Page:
That being said, the ffmpeg output shows that it can handle a little more:
frame=332 fps=49 q=29.0 size=3072kB time=00:00:08.36 bitrate=3007.9kbits/s speed=1.23x
We increase the number of threads to five. The processor runs at its limit, and in some places the frame rate and bitrate drops by 5–10%:
frame=491 fps=37 q=29.0 size=4864kB time=00:00:13.66 bitrate=2915.6kbits/s speed=1.03x
Running six threads shows that the limit has indeed been reached. We are getting more and more behind real time and we are starting to drop frames:
frame=140 fps=23 q=29.0 size=1024kB time=00:00:01.96 bitrate=2954.4kbits/s speed=0.446x
Testing the might of the GPU
We start with one ffmpeg stream with encoding through h264_nvenc. We make sure through the output of the nvidia-smi that we actually have the video card involved:
As the output is quite cumbersome, we will monitor the GPU parameters with the following command:
nvidia-smi dmon -s pucm
Let's decipher the abbreviations:
- • pwr — power consumed by the video card in watts;
- • gtemp — video core temperature (in degrees Celsius);
- • sm — SM, mem — memory, enc — encoder, dec — decoder (use of their resources is given as a percentage);
- • mclk — current memory frequency (in MHz), pclk — current processor frequency (in MHz);
- • fb — frame buffer usage (in MB).
In this output, we will be interested in the values of GPU encoder load and video memory use.
The ffmpeg output gives the following results:
frame=192 fps=96 q=23.0 Lsize=1575kB time=00:00:06.36 bitrate=2027.1kbits/s speed=3.17x
We launch five streams at once. As can be seen from the htop output, in the case of GPU encoding, the CPU load is minimal, and most of the work falls on the video card. The disk subsystem is also loaded much less.
The load on the encoding blocks has increased to 40%, we have taken up almost a gigabyte of memory, but the video card is actually not heavily loaded. The ffmpeg output confirms this, showing that we have the resources to increase the number of threads by at least 2x:
frame=239 fps=67 q=36.0 Lsize=2063kB time=00:00:07.93 bitrate=2130.3kbits/s speed=2.22x
We put on ten streams. CPU usage is at the level of 15-20%.
Graphics Card figures:
Power consumption has increased, the video card was forced to overclock the video core frequency, but the encoding power and video memory allow for increasing the load. We check the output of ffmpeg to make sure:
frame=1401 fps=36 q=29.0 Lsize=12085kB time=00:00:46.66 bitrate=2121.5kbits/s speed=1.2x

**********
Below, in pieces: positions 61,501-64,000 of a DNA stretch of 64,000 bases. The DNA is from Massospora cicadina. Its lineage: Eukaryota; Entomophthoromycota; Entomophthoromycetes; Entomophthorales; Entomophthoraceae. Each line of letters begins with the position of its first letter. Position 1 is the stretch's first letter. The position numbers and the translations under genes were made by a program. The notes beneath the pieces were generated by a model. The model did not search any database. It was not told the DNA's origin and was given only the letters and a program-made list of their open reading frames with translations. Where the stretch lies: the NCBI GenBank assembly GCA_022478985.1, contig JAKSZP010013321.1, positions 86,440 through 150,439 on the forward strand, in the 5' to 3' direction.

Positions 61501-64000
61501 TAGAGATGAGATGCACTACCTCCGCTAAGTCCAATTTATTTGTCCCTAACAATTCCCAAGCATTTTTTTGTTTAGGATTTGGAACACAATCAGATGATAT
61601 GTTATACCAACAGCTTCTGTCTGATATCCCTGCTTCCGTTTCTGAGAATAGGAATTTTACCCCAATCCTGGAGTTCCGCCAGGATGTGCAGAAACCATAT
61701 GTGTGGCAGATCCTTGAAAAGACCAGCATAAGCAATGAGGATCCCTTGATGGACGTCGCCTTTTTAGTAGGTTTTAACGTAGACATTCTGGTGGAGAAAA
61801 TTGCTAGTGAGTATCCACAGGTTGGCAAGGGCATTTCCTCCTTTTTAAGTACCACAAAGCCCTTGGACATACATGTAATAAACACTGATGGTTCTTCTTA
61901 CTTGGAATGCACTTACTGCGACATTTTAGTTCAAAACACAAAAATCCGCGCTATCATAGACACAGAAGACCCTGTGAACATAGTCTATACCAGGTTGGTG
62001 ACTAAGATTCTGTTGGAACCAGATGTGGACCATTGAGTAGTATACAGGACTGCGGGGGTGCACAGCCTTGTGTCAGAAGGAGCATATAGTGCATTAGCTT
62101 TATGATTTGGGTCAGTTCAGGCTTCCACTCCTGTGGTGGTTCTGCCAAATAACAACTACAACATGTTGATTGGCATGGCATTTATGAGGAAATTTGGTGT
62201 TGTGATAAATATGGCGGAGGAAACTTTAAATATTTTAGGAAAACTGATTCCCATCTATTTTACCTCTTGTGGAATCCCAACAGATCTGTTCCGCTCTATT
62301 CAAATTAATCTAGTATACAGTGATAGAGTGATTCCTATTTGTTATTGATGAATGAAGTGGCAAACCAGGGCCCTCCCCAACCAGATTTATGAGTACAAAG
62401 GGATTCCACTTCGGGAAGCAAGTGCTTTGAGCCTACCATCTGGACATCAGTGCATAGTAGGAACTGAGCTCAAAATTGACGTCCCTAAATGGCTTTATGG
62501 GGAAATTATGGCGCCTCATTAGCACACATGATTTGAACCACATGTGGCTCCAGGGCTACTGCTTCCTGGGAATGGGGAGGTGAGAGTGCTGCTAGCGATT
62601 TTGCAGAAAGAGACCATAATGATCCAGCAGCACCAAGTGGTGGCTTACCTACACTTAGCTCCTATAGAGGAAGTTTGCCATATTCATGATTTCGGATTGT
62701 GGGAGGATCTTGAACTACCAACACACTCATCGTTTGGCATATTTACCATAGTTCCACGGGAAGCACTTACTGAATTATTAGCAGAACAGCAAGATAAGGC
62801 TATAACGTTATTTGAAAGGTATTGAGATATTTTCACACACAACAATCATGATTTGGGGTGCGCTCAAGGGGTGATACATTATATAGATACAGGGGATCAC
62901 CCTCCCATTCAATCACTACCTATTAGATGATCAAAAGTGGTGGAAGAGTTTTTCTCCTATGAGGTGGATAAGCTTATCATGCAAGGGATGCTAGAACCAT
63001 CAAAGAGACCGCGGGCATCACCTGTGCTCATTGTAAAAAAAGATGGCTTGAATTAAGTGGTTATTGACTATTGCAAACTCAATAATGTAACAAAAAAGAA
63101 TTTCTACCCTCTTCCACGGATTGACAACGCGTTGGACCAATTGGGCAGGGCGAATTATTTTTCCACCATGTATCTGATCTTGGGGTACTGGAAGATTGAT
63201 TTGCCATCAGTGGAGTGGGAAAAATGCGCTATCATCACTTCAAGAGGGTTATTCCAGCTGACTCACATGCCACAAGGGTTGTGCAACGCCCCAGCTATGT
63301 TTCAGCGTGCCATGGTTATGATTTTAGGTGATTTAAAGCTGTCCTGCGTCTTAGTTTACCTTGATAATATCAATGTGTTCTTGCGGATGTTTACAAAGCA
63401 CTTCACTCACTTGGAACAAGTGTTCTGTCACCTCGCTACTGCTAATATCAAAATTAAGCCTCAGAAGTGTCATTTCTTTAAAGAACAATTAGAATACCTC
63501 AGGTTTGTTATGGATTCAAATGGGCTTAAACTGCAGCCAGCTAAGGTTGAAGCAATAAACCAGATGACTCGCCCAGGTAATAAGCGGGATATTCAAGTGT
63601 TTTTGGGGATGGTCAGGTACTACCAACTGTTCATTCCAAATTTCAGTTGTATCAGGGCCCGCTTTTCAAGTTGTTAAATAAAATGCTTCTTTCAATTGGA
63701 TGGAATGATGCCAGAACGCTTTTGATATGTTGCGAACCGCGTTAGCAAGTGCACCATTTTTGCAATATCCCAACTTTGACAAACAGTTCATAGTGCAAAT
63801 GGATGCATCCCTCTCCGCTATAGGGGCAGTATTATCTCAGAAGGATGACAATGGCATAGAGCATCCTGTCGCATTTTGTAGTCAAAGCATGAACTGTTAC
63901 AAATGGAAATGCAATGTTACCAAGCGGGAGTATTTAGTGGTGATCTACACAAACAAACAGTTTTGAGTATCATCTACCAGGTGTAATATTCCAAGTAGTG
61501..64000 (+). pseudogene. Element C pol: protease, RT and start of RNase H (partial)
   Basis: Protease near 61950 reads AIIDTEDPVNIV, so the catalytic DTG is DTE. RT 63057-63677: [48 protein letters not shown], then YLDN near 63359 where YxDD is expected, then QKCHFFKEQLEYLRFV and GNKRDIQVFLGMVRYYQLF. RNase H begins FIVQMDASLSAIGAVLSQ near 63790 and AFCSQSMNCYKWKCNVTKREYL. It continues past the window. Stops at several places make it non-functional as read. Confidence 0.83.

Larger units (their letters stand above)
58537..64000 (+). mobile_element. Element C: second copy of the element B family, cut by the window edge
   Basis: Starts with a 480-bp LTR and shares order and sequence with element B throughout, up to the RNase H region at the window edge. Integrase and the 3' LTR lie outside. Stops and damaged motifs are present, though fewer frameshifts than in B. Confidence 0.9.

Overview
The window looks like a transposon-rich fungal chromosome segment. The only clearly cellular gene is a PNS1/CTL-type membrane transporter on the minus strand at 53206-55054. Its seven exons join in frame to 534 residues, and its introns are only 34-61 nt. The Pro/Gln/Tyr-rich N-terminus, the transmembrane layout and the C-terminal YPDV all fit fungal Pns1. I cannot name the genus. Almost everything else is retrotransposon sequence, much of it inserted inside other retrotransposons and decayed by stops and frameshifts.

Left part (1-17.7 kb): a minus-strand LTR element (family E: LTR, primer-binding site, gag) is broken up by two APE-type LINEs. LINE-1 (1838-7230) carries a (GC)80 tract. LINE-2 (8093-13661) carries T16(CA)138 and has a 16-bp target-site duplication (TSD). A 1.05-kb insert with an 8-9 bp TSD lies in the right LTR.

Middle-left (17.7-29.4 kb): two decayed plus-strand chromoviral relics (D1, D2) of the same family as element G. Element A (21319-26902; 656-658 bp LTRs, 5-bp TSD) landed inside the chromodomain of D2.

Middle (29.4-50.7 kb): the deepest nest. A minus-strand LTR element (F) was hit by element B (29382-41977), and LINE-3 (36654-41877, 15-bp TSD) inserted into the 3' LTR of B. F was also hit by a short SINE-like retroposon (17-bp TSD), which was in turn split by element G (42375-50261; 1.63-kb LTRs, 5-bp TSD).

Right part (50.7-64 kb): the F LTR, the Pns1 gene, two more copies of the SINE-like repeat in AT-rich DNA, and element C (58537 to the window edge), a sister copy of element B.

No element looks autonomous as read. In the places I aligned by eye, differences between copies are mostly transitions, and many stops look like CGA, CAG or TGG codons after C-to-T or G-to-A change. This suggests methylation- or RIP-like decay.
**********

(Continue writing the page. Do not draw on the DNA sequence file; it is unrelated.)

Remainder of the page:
We try to add four more streams and get the load on the encoding blocks to 100%.
The ffmpeg output confirms that we have reached the limit. CPU usage still does not exceed 20%.
frame=668 fps=31 q=26.0 Lsize=5968kB time=00:00:22.23 bitrate=2199.0kbits/s speed=1.04x
The benchmark 15 threads show that the GPU is starting to fail as the encoders are overloaded, and there is an increase in temperature and power consumption.
Ffmpeg also confirms that the graphics card is getting stressed. The processing frequency and frame skipping are no longer encouraging:
frame=310 fps=28 q=29.0 size=2560kB time=00:00:10.23 bitrate=2049.4kbits/s speed=0.939x
CPU vs. GPU
Let's summarize: the use of a GPU in such a configuration can be deemed justified because the maximum number of streams processed by the video card is 3 times higher than the capabilities of far from the weakest processors (especially without the support of hardware encoding technologies). On the other hand, we use only a small part of the capabilities of the video adapter. Since the rest of its blocks and video memory are not heavily loaded, the resources of an expensive device are actually being used inefficiently.
Sophisticated readers may point out that we didn't test the work in 2K/4K modes, and we didn't use the capabilities of modern codecs (such as h265 and VP8/9), and also we installed a video adapter based on the previous generation’s architecture in the test bench. The same A5000 should show a better result, so we will check its work in the next article, and then we will dissect Intel Quick Sync.